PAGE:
It's also the little facts about earlier Games that turn this into a fascinating read - such as how Haymitch won his Games, or what happened to Finnick's girlfriend. I know I shouldn't keep comparing book to movie, but the written story develops much more smoothly and consistently. You learn more about the other districts, and the way they're run by the "Peacekeepers" (and the way Katniss realizes that District 12 actually wasn't so bad off till a change of guards occurs - leading to Gale's punishment and Katniss's change of heart from flight to fight). The revolution is an underlying thread, even during the preparation for the Games (such as Plutarch's little appearance at the party, Cinna's creating the dress), and the events at the Games move consistently towards the climax, not catching us by surprise. And the idea of a surviving District 13 is introduced much earlier in the story when Katniss meets runaways from District 8 in the woods. So, the whole plotthreads are laid out, and they come together beautifully. But Katniss herself feels like a failure: She might have incited the people with her actions, but she failed to meet her final goal, saving Peeta who she thinks is much more suited as leader since he's much more aware of the bigger picture and better equipped with handling media and people. Especially since their personal relationship remains unsolved.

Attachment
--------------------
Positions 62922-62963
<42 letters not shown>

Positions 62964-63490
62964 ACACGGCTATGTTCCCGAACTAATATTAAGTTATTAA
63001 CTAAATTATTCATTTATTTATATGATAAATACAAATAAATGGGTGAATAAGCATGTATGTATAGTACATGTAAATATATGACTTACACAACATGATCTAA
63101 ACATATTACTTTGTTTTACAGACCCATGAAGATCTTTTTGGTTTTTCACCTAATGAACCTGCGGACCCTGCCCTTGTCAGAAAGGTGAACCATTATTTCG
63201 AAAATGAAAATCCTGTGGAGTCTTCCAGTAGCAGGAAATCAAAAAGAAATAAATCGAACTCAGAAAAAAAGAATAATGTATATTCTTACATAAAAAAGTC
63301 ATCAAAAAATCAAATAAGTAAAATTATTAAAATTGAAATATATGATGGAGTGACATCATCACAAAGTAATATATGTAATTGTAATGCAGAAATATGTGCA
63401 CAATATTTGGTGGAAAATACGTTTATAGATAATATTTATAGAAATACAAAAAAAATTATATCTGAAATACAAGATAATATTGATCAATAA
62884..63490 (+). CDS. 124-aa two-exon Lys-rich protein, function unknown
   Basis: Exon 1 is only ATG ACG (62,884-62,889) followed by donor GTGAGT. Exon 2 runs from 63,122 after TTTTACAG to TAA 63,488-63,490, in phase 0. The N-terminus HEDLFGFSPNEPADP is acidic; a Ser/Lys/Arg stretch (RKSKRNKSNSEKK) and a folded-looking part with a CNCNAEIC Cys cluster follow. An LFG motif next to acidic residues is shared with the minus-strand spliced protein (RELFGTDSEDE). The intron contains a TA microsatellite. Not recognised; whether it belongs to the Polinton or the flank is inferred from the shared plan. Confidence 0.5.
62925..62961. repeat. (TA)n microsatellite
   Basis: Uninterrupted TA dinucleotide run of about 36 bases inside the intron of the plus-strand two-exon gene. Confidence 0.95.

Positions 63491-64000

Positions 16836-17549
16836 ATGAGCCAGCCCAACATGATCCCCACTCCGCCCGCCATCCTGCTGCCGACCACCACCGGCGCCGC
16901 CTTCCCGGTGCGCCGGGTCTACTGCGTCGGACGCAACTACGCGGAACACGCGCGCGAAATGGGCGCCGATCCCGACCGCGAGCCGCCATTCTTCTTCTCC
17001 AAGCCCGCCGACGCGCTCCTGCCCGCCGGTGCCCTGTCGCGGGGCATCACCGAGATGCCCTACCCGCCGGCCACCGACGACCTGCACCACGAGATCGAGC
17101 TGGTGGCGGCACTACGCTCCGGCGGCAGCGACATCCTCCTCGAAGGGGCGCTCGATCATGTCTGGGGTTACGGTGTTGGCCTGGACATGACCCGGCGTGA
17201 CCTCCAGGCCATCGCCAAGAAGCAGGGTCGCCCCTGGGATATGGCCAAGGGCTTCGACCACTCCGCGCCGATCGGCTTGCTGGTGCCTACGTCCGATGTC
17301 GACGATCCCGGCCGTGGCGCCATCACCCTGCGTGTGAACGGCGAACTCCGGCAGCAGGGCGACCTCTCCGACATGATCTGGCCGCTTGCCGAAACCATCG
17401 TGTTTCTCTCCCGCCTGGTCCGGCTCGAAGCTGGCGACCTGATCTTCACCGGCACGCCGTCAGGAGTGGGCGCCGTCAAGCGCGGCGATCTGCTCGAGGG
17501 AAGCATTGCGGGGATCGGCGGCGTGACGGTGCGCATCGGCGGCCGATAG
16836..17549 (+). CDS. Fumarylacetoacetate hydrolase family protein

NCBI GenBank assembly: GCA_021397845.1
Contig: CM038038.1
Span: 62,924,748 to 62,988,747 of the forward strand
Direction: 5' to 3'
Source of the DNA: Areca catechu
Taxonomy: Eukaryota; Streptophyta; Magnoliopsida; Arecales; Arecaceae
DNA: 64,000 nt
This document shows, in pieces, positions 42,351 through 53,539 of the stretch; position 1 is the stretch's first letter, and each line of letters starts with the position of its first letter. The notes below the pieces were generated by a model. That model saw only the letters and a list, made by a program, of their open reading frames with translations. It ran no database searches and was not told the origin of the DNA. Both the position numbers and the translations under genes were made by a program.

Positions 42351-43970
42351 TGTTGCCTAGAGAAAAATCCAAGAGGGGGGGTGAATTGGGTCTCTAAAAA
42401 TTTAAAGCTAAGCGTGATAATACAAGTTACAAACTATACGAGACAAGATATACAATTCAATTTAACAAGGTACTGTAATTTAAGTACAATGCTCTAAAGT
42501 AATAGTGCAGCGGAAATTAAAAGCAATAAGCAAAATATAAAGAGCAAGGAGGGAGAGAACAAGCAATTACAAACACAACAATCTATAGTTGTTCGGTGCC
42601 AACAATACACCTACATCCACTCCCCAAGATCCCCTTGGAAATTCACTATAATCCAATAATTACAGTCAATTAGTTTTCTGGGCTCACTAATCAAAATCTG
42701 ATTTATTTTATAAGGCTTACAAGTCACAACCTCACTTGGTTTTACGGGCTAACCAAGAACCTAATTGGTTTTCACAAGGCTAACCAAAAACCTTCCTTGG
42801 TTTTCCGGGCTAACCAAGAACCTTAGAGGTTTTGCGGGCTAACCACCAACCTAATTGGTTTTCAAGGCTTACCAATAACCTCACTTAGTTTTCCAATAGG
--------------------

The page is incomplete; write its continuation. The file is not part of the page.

Even though the Games themselves aren't the main focus here, Collins takes time to introduce the other victors/tributes - and she doesn't forget to show that, even though most of them are now mentors themselves, they still suffer from the aftermath, turning to drugs etc. I think this is the one thing you wouldn't expect in books for adolescents: There is no happy end, as we've already seen with Katniss and Peeta, but that point is emphasized with other victors. There's only one little nitpick, if you even want to call it like that: What exactly is the motivation of the other victors, trying to save Katniss and Peeta, joining the Revolution? Essentially, they're willing to sacrifice themselves - did they plan that revolution for years, and now that Katniss has openly defied the Capitol, they think their time has come? And if Plutarch is part of the revolution, did he have contact with the mentors of the other districts prior to the end of the Games? Couldn't he have told others what would await them in the arena, not just hint obscurely during that party? Of course, given what happened to Seneca he had to tread a fine line, but given that the Games were in part a highly organized conspiracy I find it difficult to believe that he wouldn't have been able to get more information to the tributes (therefore saving more of them). I guess this background information is part of the story that gets lost due the 1st person PoV.


Now, we have Katniss on her way to District 13, an open revolution, a destroyed District 12, and Peeta imprisonned in the Capitol, likely tortured, likely brainwashed and used as leverage on Katniss. Quite a bleak ending. Fortunately, there's still Mockingjay to come.